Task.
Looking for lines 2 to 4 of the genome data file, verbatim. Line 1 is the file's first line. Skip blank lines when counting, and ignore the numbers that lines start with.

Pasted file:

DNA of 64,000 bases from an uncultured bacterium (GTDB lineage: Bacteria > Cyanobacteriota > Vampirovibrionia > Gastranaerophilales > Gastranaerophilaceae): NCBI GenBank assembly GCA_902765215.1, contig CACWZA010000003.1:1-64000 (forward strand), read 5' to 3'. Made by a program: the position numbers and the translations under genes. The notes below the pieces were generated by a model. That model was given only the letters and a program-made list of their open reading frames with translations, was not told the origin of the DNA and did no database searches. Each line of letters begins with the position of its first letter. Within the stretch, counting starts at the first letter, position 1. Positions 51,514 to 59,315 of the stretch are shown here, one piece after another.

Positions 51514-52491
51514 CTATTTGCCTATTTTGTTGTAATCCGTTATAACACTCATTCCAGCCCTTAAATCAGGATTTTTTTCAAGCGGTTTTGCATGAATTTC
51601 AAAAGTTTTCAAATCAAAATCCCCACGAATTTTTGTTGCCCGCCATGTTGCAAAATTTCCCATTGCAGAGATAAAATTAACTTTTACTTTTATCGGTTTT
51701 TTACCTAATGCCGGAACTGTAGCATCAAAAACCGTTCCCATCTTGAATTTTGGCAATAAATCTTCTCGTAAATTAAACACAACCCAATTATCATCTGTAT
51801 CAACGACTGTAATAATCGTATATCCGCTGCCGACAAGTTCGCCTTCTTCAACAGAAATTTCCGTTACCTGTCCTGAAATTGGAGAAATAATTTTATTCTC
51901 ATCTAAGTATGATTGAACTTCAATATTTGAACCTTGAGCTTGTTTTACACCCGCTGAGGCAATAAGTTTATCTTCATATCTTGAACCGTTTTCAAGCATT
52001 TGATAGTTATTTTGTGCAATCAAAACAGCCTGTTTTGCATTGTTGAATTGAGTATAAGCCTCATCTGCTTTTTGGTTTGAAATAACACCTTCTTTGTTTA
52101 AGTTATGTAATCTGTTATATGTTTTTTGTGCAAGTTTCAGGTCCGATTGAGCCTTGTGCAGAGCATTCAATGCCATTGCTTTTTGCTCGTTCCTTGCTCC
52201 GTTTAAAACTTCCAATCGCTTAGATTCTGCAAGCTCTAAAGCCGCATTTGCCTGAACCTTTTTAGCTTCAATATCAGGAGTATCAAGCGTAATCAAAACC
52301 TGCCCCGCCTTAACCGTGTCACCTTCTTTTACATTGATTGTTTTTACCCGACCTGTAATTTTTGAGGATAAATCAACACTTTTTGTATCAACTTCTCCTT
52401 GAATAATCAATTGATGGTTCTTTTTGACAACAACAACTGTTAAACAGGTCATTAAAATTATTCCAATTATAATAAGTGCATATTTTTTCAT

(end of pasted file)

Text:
Positions 51514-52491
51514 CTATTTGCCTATTTTGTTGTAATCCGTTATAACACTCATTCCAGCCCTTAAATCAGGATTTTTTTCAAGCGGTTTTGCATGAATTTC
51601 AAAAGTTTTCAAATCAAAATCCCCACGAATTTTTGTTGCCCGCCATGTTGCAAAATTTCCCATTGCAGAGATAAAATTAACTTTTACTTTTATCGGTTTT